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I like to be surprised as much as the next guy, but I need to know in which direction you’re going to surprise me. Don’t surprise me with something I didn’t expect!

Skrevet af Lars Hvidberg

18. January, 2006 @ 17:49

Kategorier: Story

4 kommentarer til 'Surprises'

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  1. Isn’t this just another way of saying that the drama must be coherent and, thus, believable? However, for this to work, the writer must be free to set up the frame (style, logic, world, background) at the beginning. Therefore he is allowed to introduce as many “suprises” he likes – until the frame is set; from then on, the reader expects the frame never to be broken, including introduction of characters or events that make a profound impact on the story. Thus, surprises are only such because of the frame.

    Tom Hansson

    11. Aug 06 @ 13:31

  2. A brilliant example of drama based on surprises is “Twin Peaks” (at least the first season). The writers succeed in evolving the story while at the same time never setting the frame completely, and they do it by introducing new surprises all the time. Or maybe it’s the other way around? They keep introducing surprises, and the results is the frame never to be completed and the story never really to begin. Most soap operas work along the same lines, but not as clear cut as “Twin Peaks”.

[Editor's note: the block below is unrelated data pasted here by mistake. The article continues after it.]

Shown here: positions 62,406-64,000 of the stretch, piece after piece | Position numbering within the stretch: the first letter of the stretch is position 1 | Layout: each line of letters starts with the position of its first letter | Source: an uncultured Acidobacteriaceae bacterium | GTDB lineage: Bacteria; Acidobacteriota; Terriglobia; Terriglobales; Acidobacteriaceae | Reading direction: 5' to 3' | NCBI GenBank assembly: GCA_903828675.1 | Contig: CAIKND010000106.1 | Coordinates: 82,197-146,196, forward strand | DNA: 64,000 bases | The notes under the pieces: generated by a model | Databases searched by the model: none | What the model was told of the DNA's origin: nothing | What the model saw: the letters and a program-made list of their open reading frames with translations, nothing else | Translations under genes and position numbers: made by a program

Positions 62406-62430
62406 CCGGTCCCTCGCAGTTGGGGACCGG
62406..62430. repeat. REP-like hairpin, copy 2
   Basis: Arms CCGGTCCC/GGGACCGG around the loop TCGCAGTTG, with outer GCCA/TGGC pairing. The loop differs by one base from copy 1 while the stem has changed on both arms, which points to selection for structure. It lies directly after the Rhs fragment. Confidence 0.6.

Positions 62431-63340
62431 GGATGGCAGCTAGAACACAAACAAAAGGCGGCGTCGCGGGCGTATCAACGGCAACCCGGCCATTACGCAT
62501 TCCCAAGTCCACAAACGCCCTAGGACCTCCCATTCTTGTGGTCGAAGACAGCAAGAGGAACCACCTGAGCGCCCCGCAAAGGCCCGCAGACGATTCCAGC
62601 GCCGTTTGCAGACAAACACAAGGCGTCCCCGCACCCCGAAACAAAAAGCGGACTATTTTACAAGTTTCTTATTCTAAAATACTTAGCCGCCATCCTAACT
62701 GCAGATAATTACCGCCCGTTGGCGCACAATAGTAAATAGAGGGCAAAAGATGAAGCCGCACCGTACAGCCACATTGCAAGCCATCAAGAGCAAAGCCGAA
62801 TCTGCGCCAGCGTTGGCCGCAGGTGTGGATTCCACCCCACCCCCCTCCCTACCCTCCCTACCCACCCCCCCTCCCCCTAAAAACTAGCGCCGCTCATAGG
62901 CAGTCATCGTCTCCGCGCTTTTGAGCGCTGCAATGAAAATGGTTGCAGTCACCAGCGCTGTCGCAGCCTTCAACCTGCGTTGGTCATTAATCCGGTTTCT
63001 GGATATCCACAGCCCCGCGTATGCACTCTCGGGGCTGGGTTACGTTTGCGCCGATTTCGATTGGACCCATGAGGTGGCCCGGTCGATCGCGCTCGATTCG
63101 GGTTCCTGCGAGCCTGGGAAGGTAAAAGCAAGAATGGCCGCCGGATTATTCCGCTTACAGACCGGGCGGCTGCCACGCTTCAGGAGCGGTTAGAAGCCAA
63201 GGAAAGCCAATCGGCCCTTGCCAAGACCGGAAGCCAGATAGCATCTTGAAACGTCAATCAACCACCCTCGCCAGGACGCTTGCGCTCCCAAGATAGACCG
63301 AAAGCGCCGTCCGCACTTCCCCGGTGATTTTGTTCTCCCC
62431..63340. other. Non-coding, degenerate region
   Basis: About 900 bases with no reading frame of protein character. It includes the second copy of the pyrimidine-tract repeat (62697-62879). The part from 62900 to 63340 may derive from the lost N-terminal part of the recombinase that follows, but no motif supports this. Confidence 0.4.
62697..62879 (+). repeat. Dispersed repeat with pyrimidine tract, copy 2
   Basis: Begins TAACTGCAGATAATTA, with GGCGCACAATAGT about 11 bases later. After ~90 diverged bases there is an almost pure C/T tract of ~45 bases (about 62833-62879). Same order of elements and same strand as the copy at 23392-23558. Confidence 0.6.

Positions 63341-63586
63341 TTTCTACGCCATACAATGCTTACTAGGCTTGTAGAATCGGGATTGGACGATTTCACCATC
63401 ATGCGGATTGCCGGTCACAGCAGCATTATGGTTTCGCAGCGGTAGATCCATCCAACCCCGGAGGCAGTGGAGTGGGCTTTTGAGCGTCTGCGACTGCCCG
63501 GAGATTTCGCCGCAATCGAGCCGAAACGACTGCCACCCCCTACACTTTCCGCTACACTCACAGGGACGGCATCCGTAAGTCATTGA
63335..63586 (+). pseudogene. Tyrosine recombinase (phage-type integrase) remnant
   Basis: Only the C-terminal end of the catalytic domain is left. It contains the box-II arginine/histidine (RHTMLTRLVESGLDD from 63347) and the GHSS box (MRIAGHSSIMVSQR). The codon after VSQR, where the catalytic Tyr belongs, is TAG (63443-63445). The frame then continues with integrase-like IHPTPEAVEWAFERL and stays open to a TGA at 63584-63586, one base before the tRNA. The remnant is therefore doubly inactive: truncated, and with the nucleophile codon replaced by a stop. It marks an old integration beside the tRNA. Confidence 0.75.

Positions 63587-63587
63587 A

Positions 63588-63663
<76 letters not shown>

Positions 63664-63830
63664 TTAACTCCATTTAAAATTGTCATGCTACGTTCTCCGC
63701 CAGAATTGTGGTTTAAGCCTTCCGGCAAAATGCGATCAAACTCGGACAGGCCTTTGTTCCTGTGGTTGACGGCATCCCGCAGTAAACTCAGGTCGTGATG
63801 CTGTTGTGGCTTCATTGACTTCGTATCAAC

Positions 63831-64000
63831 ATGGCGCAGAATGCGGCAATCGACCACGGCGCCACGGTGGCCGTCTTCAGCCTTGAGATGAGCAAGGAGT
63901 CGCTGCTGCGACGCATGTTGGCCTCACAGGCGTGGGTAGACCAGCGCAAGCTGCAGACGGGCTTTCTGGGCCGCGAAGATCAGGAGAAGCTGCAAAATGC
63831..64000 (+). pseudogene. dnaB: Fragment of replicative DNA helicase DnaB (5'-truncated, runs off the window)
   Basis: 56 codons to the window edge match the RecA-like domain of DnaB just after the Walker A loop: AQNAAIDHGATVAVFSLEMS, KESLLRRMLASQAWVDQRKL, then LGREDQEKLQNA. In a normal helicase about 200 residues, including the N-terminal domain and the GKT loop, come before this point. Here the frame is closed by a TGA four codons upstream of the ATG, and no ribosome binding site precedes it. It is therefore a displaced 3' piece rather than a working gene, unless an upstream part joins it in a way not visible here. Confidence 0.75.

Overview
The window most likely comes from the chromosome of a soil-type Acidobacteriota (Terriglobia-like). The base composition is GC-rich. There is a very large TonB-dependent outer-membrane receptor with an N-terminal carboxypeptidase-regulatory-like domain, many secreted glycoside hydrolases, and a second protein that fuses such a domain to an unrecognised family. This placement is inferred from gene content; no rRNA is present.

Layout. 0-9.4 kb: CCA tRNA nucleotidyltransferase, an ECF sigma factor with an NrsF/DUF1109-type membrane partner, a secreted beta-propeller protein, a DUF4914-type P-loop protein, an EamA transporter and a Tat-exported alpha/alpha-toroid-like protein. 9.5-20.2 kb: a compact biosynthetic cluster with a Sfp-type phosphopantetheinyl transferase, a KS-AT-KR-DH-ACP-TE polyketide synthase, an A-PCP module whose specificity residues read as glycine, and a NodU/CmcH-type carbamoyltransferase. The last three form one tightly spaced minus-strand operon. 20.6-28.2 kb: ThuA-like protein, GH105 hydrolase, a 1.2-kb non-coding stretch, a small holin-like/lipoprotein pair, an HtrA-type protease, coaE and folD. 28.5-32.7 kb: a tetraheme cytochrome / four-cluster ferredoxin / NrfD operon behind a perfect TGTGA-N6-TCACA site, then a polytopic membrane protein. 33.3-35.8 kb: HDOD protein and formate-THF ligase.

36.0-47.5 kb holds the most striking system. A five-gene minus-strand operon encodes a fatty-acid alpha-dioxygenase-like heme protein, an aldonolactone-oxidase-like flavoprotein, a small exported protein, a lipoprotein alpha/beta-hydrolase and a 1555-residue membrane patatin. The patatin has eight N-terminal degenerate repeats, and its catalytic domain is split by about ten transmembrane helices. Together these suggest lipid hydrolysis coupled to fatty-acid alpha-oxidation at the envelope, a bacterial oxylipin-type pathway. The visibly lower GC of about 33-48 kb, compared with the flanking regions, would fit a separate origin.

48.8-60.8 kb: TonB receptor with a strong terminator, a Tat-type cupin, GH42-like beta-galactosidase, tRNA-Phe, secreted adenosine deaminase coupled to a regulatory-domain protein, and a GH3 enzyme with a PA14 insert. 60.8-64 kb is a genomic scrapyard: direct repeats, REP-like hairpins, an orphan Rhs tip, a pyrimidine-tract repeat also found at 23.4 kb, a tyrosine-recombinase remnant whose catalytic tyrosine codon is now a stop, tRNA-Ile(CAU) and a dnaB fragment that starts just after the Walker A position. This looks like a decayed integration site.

Tom Hansson

    11. Aug 06 @ 14:28

  3. Yes and yes … and no.

    Drama must be coherent and believable, but it must at the same time never be wholly coherent and belieavble – because then it would be unintereting with nothing new to tell us. The real trick is to introduce the surprises <i>after</i> the frame is set, and at the same time never spoiling the frame (unless you’re going for a sort of Twilight Zonish re-framing). Twin Peaks suceeds brilliantly in this. Just when you think you know what the story is all about, it takes you in a compleley new direction. But even then you know that this was bound to happen, and it is thus a pleasent surprise…

    Lars Hvidberg

    25. Aug 06 @ 21:22

  4. IMO Twin Peaks is based on surprises and absurdities. They soon become an essential part of the very frame the series is trying so hard not to set. After a while the viewer simply expects surprises to come ever so often, and they become pleasant. If the viewer, on the other hand, ever got hold of the story, I think he would soon lose interest – although some viewers would probaly feel relieved that a conclusion was finally underway.

    Tom Hansson

    29. Aug 06 @ 17:13

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